Sunday, September 29, 2013

Ottoman Ethnographic Map of the Middle East

Nick Danforth, Georgetown University

This week is Ethnographic Map week on Afternoon Map, which is basically the map blog equivalent of shark week. We've posted some interesting European ethnographic maps of the Middle East before, but this week we have three posts with some more unusual examples of this genre. The first, today, shows the Ottomans using ethnographic maps as a tool of imperial rule in the Middle East. The second set of maps shows the Ottoman/Turkish use of ethnographic maps as propaganda to bolster territorial claims after the first world war. Finally,  in the third set we try to offer a new perspective on some of the problems with this kind of cartography by showing an unusual set of ethnographic maps of my own home.

The map above is taken from the Filastin Risalesi, an official 1915 publication of the Ottoman army intended to be used as an officer’s manual for the Palestine region and discussed in some depth earlier by Zach Foster. This map was first brought it to our attention by Salim Tamari, who has published a fascinating article on it. The key reads as follows (from right to left):

Maronite - Green Diagonals
Durzi (Druze) - Red Diagonals
Yahudi (Jews) - Green Horizontals
Arab - Purple Verticals
Suriyeli (from Syria) - Red Horizontals
Rum (Greek / Ottoman Greek) - Purple Diamonds
Turk - Red Verticals
Turkmen yahut Turk (Turkmen or Turks) - Green Checks
Ismaililer (Ismaili Shiites) - Purple Checks
Mutawalli (More on this below) - Red and Green
Nusayri (More on this too) - Purple Diagonals

Durzi Koyu (Druze Village) - dotted line
Arap Koyu (Arab Village) - dotted line

There's all sorts of interesting stuff about this list, and a few things I still can't make sense of (that's where hopefully our readers will come in). The categories of Maronites, Druze, Rum and Yahudi are all pretty straightforward, and these groups are marked as being pretty much where we might expect them to be. Turks stand out mainly because of where they aren't shown, namely in Cyprus or Hatay; When subsequent conflicts arose over both these regions, the Turkish government was quick to emphasize the presence of ethnic Turks living in them. In the partial distinction between Turk and Turkmen, the map follows a relatively common-place 19th century practice of treating nomadic and sedentary peoples as separate. Like the distinction between the settled Suriyeli and the nomadic Arab, this divide would eventually disappear as Arab and Turkish nationalisms emphasized linguistic similarities over lifestyle differences. In the case of the Turkmen, this process has already begun, with the mapmakers emphasizing the group's underlying Turkishness. Suriyeli, meaning those from the region of Syria, stands out as a term I've never seen used like this before, It seemingly reflects an era after the rise of Turkish nationalism but before the rise of Arab nationalism, where the settled inhabitants of the Levant (described as Ottomans in some European maps from the 19th century) where recognized as somehow non-Turkish but still not identified with the nomadic Arabs who frequently show up on maps from the period as Bedouin. Finally, perhaps the strangest thing is the use of Nusayri and Mutawalli. Mutawallis, which today is used to refer to Shiites more generally, show up on this map as located around the city of Antakya, in an area inhabited, then and now, by people who would today be called Alawites. Nusayris, a term that today is usually used to refer to Alawites, appear both in the area between Iskenderun and Adana and south of the Maronites and Druze in the Lebanese mountains. Ismailis are nowhere to be seen. If anyone has any theories about what exactly is going on here I'd be curious to hear it (likewise, I'm at a loss for what the dotted lines showing Arab and Druze villages are all about).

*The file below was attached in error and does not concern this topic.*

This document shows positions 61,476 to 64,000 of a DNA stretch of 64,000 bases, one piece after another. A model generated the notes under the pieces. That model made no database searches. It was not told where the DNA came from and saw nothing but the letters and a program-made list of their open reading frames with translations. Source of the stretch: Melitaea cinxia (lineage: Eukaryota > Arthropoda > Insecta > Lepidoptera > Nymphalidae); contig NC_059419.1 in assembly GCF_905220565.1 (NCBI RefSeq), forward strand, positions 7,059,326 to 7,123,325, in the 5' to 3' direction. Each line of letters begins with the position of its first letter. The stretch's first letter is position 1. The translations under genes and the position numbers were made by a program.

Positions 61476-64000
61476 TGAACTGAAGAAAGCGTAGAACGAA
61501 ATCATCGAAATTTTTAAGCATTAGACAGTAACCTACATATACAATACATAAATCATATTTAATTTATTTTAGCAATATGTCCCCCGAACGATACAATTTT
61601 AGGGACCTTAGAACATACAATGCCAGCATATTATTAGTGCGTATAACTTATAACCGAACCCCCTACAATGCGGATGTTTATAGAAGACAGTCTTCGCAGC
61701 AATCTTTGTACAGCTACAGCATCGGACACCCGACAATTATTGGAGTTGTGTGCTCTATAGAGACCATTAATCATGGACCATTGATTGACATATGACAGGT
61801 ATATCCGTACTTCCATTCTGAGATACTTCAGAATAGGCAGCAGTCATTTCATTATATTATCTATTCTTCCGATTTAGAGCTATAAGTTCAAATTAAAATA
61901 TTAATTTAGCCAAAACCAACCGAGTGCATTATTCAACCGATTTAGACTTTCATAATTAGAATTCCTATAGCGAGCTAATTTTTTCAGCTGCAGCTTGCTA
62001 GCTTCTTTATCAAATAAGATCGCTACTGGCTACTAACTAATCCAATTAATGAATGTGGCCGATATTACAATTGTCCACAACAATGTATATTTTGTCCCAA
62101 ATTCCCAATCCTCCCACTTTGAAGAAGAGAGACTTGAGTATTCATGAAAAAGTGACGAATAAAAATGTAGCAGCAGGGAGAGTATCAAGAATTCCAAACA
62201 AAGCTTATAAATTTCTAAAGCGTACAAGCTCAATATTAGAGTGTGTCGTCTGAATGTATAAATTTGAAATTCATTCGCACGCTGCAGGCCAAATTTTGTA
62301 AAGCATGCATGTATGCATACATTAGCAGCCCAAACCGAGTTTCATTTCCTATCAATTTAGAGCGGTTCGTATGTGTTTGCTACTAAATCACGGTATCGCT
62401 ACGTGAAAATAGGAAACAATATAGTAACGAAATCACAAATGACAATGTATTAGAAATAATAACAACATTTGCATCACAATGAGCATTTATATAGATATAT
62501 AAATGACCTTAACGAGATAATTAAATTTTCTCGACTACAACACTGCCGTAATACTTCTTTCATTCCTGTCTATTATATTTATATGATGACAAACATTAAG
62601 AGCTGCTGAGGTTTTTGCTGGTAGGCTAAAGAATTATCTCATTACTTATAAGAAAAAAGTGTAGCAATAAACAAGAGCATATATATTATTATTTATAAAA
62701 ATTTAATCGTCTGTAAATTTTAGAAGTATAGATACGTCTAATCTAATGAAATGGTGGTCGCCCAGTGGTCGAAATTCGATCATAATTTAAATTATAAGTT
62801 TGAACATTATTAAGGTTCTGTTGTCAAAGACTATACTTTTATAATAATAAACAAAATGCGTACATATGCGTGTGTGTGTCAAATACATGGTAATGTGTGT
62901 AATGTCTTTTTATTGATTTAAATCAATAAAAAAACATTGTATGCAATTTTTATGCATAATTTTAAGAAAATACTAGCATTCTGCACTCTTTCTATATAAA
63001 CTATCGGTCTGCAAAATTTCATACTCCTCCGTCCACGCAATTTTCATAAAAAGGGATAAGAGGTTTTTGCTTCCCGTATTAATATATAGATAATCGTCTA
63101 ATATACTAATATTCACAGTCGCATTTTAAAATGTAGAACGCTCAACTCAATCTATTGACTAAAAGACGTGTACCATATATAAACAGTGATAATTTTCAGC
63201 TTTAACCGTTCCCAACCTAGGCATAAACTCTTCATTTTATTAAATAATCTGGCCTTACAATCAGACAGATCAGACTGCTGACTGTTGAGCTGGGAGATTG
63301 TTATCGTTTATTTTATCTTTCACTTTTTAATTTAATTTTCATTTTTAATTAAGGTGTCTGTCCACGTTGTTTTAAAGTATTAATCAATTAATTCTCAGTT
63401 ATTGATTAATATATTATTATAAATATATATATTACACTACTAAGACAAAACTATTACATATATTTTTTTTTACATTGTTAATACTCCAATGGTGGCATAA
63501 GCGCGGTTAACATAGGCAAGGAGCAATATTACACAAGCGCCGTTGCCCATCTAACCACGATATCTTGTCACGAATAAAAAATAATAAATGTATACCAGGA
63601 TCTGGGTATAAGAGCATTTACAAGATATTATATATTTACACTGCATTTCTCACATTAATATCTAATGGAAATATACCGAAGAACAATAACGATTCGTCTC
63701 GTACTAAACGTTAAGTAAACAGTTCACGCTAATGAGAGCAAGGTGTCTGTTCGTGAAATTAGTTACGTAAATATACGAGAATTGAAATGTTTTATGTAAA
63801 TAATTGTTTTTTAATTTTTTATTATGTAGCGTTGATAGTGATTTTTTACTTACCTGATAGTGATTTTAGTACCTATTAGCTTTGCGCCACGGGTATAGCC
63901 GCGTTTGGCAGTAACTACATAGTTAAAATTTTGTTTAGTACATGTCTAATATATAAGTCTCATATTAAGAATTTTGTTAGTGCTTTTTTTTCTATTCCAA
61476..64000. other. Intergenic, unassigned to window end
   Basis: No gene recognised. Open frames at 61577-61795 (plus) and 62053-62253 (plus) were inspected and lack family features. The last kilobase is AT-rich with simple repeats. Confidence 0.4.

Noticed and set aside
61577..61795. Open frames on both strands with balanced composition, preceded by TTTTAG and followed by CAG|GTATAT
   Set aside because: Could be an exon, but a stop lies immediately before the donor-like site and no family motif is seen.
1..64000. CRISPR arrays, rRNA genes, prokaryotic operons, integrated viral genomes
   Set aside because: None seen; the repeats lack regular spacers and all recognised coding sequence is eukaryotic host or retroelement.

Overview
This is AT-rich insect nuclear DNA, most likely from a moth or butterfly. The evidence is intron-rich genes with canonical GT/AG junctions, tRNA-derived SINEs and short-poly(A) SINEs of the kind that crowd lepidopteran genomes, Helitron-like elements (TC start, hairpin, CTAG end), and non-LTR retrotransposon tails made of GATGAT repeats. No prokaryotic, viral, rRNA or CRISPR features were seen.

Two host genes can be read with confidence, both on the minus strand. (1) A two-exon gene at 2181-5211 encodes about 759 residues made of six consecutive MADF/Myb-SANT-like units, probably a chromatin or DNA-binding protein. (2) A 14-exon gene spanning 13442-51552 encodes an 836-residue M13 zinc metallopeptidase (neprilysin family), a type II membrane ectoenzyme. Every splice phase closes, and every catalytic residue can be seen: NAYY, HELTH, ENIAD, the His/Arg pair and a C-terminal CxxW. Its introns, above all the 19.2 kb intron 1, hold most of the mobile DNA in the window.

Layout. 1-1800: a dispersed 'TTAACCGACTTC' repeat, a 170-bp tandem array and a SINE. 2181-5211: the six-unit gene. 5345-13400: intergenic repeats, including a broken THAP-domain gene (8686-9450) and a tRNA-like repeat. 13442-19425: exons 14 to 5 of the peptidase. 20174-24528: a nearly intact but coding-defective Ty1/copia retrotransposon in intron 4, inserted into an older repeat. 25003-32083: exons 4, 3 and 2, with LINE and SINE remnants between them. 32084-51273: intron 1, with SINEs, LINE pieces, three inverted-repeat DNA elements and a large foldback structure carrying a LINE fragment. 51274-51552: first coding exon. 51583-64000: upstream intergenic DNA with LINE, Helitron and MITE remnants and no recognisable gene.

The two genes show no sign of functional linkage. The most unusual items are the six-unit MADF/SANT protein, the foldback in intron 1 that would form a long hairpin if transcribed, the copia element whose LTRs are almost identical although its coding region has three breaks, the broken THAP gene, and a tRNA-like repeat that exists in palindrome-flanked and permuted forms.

In any case the fact that Ottomans were making their own ethnographic maps of the territories they ruled should be particularly exciting for that breed of Ottoman historian who loves denouncing all forms of modernization as devious European imperialist plots, then pointing out with great pride that the Ottomans were modernizing their state just like Europeans. It's what Chris Gratien once called "wanting to have your modernity and eat it too." So yes, the Ottoman state was using ethnographic maps to bolster their own imperial rule in the Middle East, at a time when ethnic demographics had come to be seen as a crucial part of the strategic terrain. The failure of this effort, a few short years after the making of this map, set the stage for the maps in our next post...